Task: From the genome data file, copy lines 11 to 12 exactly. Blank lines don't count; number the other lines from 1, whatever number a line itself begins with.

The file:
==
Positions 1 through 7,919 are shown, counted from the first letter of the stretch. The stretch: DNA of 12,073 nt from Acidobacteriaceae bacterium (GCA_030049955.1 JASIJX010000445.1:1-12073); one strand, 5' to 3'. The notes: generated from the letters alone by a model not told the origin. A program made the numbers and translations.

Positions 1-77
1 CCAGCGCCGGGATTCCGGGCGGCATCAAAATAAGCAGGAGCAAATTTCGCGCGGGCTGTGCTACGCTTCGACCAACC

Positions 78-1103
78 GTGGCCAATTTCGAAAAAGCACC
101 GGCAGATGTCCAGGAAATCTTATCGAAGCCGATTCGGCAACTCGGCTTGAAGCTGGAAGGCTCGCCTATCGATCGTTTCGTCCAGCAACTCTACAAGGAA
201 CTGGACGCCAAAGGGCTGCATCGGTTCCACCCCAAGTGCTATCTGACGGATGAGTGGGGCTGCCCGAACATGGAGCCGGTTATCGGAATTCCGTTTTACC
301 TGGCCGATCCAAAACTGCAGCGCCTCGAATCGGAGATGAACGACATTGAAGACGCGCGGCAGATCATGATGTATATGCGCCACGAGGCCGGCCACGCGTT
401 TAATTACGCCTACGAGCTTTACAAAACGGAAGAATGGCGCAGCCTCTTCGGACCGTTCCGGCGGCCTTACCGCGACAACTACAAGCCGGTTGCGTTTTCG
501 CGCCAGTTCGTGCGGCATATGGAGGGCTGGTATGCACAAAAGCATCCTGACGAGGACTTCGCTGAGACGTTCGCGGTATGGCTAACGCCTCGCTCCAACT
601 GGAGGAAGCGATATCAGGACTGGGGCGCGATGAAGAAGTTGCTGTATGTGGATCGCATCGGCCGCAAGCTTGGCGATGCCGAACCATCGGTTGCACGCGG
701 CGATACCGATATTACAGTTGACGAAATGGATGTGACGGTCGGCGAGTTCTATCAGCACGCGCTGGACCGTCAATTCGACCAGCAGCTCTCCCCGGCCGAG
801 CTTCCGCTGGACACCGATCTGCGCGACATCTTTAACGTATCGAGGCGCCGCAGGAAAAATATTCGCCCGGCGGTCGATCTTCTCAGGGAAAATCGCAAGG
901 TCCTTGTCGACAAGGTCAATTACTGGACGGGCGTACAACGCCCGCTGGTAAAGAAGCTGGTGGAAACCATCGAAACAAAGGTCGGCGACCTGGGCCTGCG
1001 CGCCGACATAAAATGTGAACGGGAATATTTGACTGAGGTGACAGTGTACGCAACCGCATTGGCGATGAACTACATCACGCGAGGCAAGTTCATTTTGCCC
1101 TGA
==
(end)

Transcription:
601 GGAGGAAGCGATATCAGGACTGGGGCGCGATGAAGAAGTTGCTGTATGTGGATCGCATCGGCCGCAAGCTTGGCGATGCCGAACCATCGGTTGCACGCGG
701 CGATACCGATATTACAGTTGACGAAATGGATGTGACGGTCGGCGAGTTCTATCAGCACGCGCTGGACCGTCAATTCGACCAGCAGCTCTCCCCGGCCGAG